JAKE E. LEE is one of the most mysterious rock stars to ever walk the planet. Between living half of his life in exile and the other half melting faces of rock fans all over the world, he has lived an interesting life to say the least. Now he is back with ‘PATINA,’ the second album released from his latest project RED DRAGON CARTEL available November 9th from Frontiers Music SRL. The effort features DARREN JAMES SMITH on Vocals, ANTHONY ESPOSITO on bass, PHIL VARONE on drums, and of course JAKE E. LEE on guitar. ‘PATINA’ is extremely different from RED DRAGON CARTEL’S self-titled release in 2013, as it is more of a band effort. The first album featured many different guests and musicians making cameo appearances from song to song. With ‘PATINA,’ the foursome got in a room and hashed it out together, giving it a much more fluid listen than its predecessor.
‘PATINA’ opens with a quick gut punch in “Speedbag”. A groovy rocker with an extremely catchy rhythm. Actually, “extremely catchy rhythms” are a theme for this album – more on that later. The highlight of “Speedbag” is easily Jake’s guitar solo. It’s a solo that was pulled straight from the same bag of tricks he used on the classic OZZY OSBOURNE album ‘BARK AT THE MOON’. Unfortunately for OZZY fans, the Ozzy-era similarities stop there as ‘PATINA’ certainly has it’s own sound but leans more to the BADLANDS side of Jake’s catalog. The second track “Havana” is the lead single and, in my opinion, the stand-out track from the album. It opens with an awesome, dry, dirty guitar tone that that sets the mood quickly before the rhythm section kicks in. Like the rest of the album, the rhythm of “Havana” is top notch. The one constant throughout ‘PATINA’ is the rhythm is every song is first class. The addition of ANTHONY ESPOSITO and PHIL VARONE really shines a lot of what an amazing rhythm player JAKE E. LEE is. “Havana” is rounded out by a super vocal melody and closed out by an outright amazing outro guitar solo from Jake that sets the tone and standard for the rest of the album. I will admit that at first I wasn’t sure how I felt about “Havana.” I was almost disappointed, but after only a couple of listens I found myself absolutely in love with it. Over a month later, I still am.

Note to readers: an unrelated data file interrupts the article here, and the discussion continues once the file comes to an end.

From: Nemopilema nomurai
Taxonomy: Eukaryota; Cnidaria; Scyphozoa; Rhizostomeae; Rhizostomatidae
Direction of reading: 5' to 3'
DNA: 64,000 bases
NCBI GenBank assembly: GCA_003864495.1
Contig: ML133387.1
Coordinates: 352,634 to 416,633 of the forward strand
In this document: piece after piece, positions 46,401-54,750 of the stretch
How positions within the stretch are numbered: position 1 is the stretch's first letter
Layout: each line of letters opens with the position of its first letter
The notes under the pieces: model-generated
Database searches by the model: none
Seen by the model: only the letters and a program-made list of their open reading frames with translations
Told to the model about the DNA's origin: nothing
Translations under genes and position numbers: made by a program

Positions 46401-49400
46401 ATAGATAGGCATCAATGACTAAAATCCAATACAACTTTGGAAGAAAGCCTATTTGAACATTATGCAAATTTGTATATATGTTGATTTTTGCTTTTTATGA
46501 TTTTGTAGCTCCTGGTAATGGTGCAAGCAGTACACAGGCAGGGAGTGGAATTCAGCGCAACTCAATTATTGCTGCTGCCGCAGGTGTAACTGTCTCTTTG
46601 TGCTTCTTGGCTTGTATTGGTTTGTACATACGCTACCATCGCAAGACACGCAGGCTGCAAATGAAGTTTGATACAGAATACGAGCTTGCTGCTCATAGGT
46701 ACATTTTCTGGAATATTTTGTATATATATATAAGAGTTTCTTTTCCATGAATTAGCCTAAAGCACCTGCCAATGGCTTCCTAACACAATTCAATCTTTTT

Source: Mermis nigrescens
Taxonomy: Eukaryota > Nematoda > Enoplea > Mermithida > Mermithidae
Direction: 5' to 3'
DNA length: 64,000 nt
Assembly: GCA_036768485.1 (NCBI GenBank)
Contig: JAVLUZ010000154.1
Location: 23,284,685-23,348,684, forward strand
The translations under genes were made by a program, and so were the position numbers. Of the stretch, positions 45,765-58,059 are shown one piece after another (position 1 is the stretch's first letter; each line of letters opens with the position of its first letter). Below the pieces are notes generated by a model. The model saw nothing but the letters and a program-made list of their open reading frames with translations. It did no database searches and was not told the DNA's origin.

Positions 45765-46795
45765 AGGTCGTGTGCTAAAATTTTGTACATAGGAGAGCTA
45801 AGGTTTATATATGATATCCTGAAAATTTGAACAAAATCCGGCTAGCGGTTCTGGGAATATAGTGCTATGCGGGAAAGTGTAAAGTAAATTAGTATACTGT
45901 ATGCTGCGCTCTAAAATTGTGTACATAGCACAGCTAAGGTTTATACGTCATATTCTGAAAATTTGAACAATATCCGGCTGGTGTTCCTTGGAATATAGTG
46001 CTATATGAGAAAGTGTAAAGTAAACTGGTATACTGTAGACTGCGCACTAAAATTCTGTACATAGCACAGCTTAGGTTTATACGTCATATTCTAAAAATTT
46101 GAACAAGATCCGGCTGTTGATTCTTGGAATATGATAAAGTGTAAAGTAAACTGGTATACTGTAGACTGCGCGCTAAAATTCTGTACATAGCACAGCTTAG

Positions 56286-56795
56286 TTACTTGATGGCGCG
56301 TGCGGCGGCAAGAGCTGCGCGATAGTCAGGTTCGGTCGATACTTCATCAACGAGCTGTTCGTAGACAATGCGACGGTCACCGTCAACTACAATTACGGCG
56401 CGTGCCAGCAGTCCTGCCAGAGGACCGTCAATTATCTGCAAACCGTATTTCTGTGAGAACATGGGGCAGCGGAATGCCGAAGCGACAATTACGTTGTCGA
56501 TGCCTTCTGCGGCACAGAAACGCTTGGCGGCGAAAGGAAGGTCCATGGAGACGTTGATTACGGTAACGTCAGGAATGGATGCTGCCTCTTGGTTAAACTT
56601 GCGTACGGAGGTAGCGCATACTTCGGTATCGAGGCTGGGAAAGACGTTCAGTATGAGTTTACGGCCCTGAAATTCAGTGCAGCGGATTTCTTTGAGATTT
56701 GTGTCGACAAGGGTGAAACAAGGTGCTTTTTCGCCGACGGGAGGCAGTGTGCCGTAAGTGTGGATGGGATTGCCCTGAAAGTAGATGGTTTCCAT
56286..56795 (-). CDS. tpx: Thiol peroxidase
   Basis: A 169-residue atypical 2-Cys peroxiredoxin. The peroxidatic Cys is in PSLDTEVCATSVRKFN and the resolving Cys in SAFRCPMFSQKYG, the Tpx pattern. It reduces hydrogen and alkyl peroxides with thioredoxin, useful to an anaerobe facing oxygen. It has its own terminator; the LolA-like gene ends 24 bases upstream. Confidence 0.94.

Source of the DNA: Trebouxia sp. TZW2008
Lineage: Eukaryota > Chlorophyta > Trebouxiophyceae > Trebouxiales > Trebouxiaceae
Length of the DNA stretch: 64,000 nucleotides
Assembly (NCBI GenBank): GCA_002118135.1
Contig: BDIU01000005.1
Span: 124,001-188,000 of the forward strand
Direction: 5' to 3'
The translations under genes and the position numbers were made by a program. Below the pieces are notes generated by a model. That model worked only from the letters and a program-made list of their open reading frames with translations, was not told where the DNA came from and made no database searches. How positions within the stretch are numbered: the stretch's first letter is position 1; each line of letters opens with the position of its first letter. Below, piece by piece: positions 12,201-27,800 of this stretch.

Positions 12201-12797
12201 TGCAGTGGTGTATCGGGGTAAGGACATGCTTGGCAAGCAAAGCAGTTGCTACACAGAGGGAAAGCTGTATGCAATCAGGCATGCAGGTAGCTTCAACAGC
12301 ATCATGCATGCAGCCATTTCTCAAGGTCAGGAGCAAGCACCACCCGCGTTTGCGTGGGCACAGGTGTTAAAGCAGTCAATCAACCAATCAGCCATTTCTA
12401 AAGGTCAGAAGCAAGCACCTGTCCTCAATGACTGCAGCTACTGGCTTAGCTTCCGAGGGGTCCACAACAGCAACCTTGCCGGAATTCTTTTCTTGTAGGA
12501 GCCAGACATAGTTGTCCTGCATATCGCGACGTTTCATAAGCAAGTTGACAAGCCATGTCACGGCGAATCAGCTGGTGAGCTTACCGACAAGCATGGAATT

“Havana” is followed up by the second single “Crooked Man”. “Crooked Man” is a Beatles-esque jam with a drum and guitar intro very reminiscent of the MONTROSE classic “Rock Candy”. PHIL VARONE really stands out on this track with several drum fills and moments that pop out. “The Luxury Of Breathing” is a track that BADLANDS fans are going to fall in love with. It features a bit of tasteful harmonica playing over an even more tasteful rhythm track supplied by Jake and the boys. It’s got a bit of a slow dirt root blues feel to it, but only with slamming guitar tone and vocal melodies.
The next track “Bitter” delivers an interesting twist. JAKE E. LEE delivers a bit of a funk guitar intro before the track slides into a very bluesy verse section. The chorus delves into a bit of a heavier tone and sounds more like the first RED DRAGON CARTEL album. “Bitter” is probably the heaviest song on the album despite the funk-ish intro. “Chasing Ghosts” opens up with a nice bass intro provided by ANTHONY ESPOSITO. Like “Bitter”, “Chasing Ghosts” has a bit of the same feel as the first RED DRAGON CARTEL album. It’s a moody song with a slow tempo. Vocalist DARREN JAMES SMITH really stands out here. He delivers some amazing melodies and vocal delivery. “A Painted Heart” is the albums closest track to a ballad. The guitar tone is almost on par with something JIMI HENDRIX would have recorded, with some beautiful clean tone guitar soloing. As the solo continues, the tone manages to get thicker and heavier, finally climaxing at the heaviest moment. “Punchclown”is a bit of a psychedelic rocker with a lot of tempo changes and really out of the box playing by Jake. It has everything from a jazz feel to a classic rock feel and all points in between. “A Beautiful Mess” again features marvelous rhythm work from the trio of Lee, Esposito and Varone. The track is topped off with an outstanding clean tone jazz guitar solo. JAKE E. LEE really went of his way on this album to add new shades to his playing. The effort closes with “Ink & Water”. It opens up sounding like a DOORS song before Lee finally closes in on some surf-style guitar playing. The track definitely has a classic rock ring to it. It’s kind of a 60’s era rock sound. “Ink & Water” is very different from anything JAKE E. LEE has ever recorded before but its very fun and relies on an almost JAMES BOND style guitar riff. Fans are going to love it.
Produced by JAKE E. LEE and ANTHONY ESPOSITO and mixed by MAX NORMAN, whom Jake worked with previously when he recorded the ‘BARK AT THE MOON’ record with OZZY OSBOURNE, ‘PATINA’ is without a doubt the most versatile album JAKE E. LEE has ever recorded. It’s not typical by any stretch of the imagination. In fact it may take some fans a few listens to really wrap their minds around and understand it. It’s different, but make no mistake, it’s a solid record. And it further solidifies Jake as a guitar hero. He plays so many different styles on this record, it’s mind blowing. I have no doubt ‘PATINA’ turned into exactly the album JAKE E. LEE wanted it to be.